Beriev has sold several Be-200s to the Russian Interior Ministry (one of which also displayed during the show) and there have been leasing arrangements for firefighting in Italy during 2005 and Portugal during 2006.   While in Portugal the Be-200 you see here hit a tree on takeoff while fully loaded with fuel and water.   Branches from the tree entered one engine and knocked it out, but the plane was still able to climb out on its remaining engine and later make a safe landing.   It's not the sort of advertising Beriev was looking for, but apparently an Italian water bomber pilot who saw the incident said that no other aircraft would have survived such an accident.

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During Gidroaviasalon 2006 this Be-200 set two new world records for fastest speed around a 500km circuit and around a 1000km circuit including takeoff and landing on water, and six other world records for amphibians taking off and landing on conventional runways.

The small plane in front of the Be-200 is another Beriev creation, the Be-103.   Like its bigger brother, the Be-103 is an attempt to capture part of the civil market while sticking to Beriev's seaplane knitting.   The 103 has had some successes too, it officially received its American FAA certification at the 2003 Oshkosh Airventure show, and a small number of them have been sold into that market.

Beriev pitches the Be-103, which in English is called the "Snipe", as a six-seat private or commercial transport, or as an air ambulance.   Three Snipes were in constant action during the show, doing paid rides for visitors at about $US60 a time.  I did one of these flights myself, going round the very attractive, nearly circular bay where Gelendzhik is located, and even taking over the controls for a while.

This exhibitor didn't have such a successful time.   The aircraft is an LA-8, not manufactured by the now defunct Lavochkin design bureau of world war two fighter fame, but by a small company called AeroVolga.   They had a terrible show, ending up with the left float submerged on this outing, and wallowing around in the shallows on another day, perhaps with engine trouble.   They did eventually get airborne, but it wasn't a great confidence booster for anyone thinking of buying one.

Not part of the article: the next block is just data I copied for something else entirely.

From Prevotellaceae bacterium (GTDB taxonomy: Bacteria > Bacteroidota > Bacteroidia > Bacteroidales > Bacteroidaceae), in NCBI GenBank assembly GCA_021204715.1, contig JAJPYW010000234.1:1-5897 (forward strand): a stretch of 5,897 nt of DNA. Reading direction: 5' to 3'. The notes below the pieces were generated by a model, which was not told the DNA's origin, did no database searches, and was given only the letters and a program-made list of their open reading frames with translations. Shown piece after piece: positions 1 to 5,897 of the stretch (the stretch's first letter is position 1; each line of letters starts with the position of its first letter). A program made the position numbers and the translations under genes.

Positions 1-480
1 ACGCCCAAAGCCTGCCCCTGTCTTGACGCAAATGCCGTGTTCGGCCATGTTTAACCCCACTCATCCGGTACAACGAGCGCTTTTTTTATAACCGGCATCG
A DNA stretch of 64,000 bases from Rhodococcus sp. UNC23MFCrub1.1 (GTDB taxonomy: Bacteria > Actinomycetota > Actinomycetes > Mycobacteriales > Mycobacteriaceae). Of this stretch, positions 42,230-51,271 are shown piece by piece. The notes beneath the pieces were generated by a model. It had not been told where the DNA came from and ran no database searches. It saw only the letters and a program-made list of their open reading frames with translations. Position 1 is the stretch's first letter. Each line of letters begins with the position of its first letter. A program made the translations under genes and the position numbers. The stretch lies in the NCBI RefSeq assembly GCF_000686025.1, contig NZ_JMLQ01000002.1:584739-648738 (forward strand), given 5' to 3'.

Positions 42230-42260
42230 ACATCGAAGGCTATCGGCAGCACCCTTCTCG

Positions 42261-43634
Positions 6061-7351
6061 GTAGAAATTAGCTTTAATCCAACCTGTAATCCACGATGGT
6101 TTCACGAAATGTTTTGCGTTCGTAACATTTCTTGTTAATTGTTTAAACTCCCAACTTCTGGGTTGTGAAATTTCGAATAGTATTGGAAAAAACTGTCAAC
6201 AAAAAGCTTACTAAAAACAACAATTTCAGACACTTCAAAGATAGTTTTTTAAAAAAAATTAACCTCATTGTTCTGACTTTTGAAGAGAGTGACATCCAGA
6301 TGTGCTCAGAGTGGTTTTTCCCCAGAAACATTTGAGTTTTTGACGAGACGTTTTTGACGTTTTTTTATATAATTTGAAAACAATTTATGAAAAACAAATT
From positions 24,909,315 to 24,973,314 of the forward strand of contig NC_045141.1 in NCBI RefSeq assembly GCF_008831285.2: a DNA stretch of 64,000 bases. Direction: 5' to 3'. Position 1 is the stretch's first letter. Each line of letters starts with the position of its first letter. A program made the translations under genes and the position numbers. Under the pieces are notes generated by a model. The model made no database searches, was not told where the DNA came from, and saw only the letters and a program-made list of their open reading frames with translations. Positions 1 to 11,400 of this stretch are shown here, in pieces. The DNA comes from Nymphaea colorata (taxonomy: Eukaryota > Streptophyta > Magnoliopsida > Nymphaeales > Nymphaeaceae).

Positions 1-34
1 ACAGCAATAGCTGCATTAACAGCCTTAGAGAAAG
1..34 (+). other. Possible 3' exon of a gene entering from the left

This strange looking beast was built by another private company and was certainly the most unusual thing on display.   The "Aquaglide 5" is a five-seat "wing in ground-effect" vehicle powered by a gasoline engine.   Part boat, part hovercraft, when travelling at speed this craft generates enough lift from its stub wings to fly 15 to 30 centimeters above the water.   The first such "ekranoplan" was an unbelievably large craft, over 100 meters long and weighing 540 tonnes, but it could travel over water or flat land at over 400 km/h powered by ten jet engines, eight mounted near the nose which could be tilted to blow air under the wing, and two more on the tail.   Dubbed the Caspian Sea Monster by American intelligence personnel, it never entered service, but the dream continued for the engineers working on it, in this very scaled down form.

Many aircraft were missing from the display, apparently this is typical, so the Tu-142 "Bear" and IL-38 "May" I was hoping to see didn't turn up, however two very welcome participants which did display were the Russian air force jet teams, the "Russian Knights" flying Su-27 "Flanker" fighters and the "Swifts" flying MiG-29 "Fulcrum" fighters.   They do a number of things which you won't see from foreign jet teams like the US air force "Thunderbirds" and the US navy "Blue Angels", such as simply flying together!

Both the Su-27 and the MiG-29 were developed in response to the American F-15 Eagle, but the Russian aircraft are very different from each other, even though they share the twin-tail, twin-engine layout and a roughly similar wing plan.   The MiG is a much smaller aircraft than the Sukhoi, making it more suitable for short-range point defense while the latter is better at long-range strike and interception.

The Sukhoi is a very attractive aircraft, it looks something like a greyhound, with curves that make it much more aesthetically pleasing than the square and chunky Eagle.

The Beriev facility is on the north-west side of the bay, and since the flying happens in the morning or very early afternoon this means that most of the displays are backlit.   However, when shooting to the east it's possible to get some nicely lit photos with the added bonus of the hills behind the town.

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The Knights do most of the standard airshow maneuvers, including opposing passes...

...formation aerobatics...

...and formation breaks...

But they also do stuff that other teams don't do, and that American airshow fans can only dream of, like formation passes with flares...

...and spectacular solo flare routines!

The formation flying of the Russian Knights and the Swifts is nowhere near as tight as most national teams, but they're both well worth watching.   The Swifts are noticeably more vapor prone than the Russian Knights, and the engines are much smokier too!

Plenty of solo passes with afterburner to add some zing...

Plus a speciality which you won't see anywhere else, vertical flight up to a stall followed by rapid firing of the flares and a tail-slide, a maneuver which isn't done by any other team.

A few more flares to round out a frustrating but interesting show!